UAE a bedrock of heritage and culture - GulfToday

UAE a bedrock of heritage and culture

Al Ain Palace Museum

The Al Ain Palace Museum is one of the many projects that was taken up for restoration by the authorities. WAM

Heritage means different things to different people. When you think of heritage you think of monuments, such as the Pyramids of Egypt, the Taj Mahal or even the Colosseum of Rome. However, heritage just need not revolve around iconic buildings or architecture. The French have a different perspective. They hope the baguette – a mix of wheat flour, water, yeast, salt and a pinch of savoir-faire and as much a symbol of France as the Eiffel Tower – may soon join Unesco’s listing of cultural treasures.

Singapore’s tradition of communal dining at hawker centres, open air food courts popularised by celebrity chefs and hit films such as ‘Crazy Rich Asians’, has been recognised by Unesco for its cultural significance.

Belgium is seeking global cultural heritage for its potato fries.

However, heritage is more than just about food and dining. It is intrinsically tied to a people’s identity – and contribution to global culture. A people’s relationship to their heritage is the same as the relationship of a child to its mother, said American historian John Henrik Clarke.

In an address last year, Noura Bint Mohamed Al Kaabi, UAE Minister of Culture and Youth, said that cultural heritage is a human legacy that ought to be preserved.

“It should neither be misused nor altered through change in a way that touches the human essence. Especially for sites that are inscribed under World Heritage by Unesco. They have exceptional international value, and are the common heritage of all peoples and cultures,” she stressed.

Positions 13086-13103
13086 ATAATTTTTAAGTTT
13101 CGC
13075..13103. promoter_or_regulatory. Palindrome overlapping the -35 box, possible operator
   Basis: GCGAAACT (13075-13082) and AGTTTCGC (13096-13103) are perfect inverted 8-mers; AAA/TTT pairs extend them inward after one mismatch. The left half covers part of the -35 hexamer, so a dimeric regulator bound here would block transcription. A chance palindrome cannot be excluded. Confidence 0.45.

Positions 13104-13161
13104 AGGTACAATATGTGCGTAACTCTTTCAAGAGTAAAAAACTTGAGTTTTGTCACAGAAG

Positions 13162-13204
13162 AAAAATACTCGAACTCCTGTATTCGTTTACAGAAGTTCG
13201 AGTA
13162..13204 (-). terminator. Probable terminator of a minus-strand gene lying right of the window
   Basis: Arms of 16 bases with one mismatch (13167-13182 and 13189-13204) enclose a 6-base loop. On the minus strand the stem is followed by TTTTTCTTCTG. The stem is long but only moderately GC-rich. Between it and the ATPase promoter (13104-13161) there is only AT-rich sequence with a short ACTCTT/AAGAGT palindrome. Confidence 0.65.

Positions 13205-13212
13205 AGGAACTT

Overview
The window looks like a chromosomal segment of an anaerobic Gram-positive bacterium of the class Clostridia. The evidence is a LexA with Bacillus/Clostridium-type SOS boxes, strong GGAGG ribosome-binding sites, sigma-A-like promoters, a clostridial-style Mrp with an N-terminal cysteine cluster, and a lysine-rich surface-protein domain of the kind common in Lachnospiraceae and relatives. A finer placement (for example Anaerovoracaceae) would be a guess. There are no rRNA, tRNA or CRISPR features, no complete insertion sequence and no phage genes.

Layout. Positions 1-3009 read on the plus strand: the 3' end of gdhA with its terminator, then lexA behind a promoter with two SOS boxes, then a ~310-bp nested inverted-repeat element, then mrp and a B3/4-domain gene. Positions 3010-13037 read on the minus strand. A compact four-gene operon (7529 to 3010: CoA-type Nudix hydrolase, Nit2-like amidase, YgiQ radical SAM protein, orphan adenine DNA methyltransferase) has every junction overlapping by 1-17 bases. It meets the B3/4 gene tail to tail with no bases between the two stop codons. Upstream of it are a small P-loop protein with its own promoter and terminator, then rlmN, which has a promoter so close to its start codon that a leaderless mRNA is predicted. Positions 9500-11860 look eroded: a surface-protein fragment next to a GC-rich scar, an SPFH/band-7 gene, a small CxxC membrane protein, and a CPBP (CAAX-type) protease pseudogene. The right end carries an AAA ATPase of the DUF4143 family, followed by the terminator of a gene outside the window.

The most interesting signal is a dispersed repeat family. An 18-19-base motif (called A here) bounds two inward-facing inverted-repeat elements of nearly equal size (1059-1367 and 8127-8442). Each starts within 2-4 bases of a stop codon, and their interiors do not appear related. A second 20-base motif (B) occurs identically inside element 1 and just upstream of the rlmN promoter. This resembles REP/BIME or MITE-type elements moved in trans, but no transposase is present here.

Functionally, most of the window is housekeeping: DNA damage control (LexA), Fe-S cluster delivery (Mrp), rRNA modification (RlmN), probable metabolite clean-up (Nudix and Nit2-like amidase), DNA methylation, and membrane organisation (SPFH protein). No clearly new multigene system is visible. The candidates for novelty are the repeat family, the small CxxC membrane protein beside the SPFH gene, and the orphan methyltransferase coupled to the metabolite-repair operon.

“World heritage sites have become the platforms for knowledge exchange between diverse cultures and civilisations that evolved in history across time.”

Al Kaabi added that preserving human heritage strengthened the values of tolerance and coexistence between different nations.

The UAE’s leadership believes in the values of moderation and coexistence among religions and cultures. In this regard, it should be noted that the UAE does not discriminate against any creed, race or culture in its efforts to restore heritage and historical landmarks

 In 2002, Sheikh Zayed financed the restoration of the Church of the Nativity, in coordination with Unesco.

Ten world historical landmarks are witness to the UAE’s efforts to conserve and protect global heritage sites at risk of loss as a result of human conflict, natural disasters and climate change, urbanisation and negligence.

Among the landmarks restored by Emirati support are the Dome of the Rock; Umar Ibn Al-Khattab Mosque; Church of the Nativity in Bethlehem; Our Lady of the Hour Church and Al Tahira Church in Mosul; Sheikh Khalifa Bin Zayed Al Nahyan Theatre in France, previously known as the Imperial Court Theatre at Fontainebleau or the Château de Fontainebleau; Museum of Islamic Art in Cairo; and Nuzul Al Salam in Muharraq in Bahrain.

The UAE has a rich cultural history and heritage and is known for the diversity in customs and traditions.

Emirati performing arts, cuisine, artistic workshops fascinate tourists as much as they do residents. Sharjah too has a rich heritage.  

The Khor Kalba Fort site in the city of Kalba, the Al Rabi Tower in Khorfakkan, the Resistance  Monument, the Sharjah Fort (Al Hisn) are cases in point.

The Sharjah Heritage Days festival seeks just to highlight the rich cultural treasures of the country. This year it is being held under exceptional circumstances. The fest’s theme ‘Cultural heritage gathers us’ seeks to stress that heritage is a bridge between people and plays an especially vital role in shaping the minds and experiences of younger generations as they forge their way into the future.

With each passing edition, we are reassured that Sharjah Heritage Days has realised its mission as we see families, visitors and residents flock to the event to learn about both local and global cultures.

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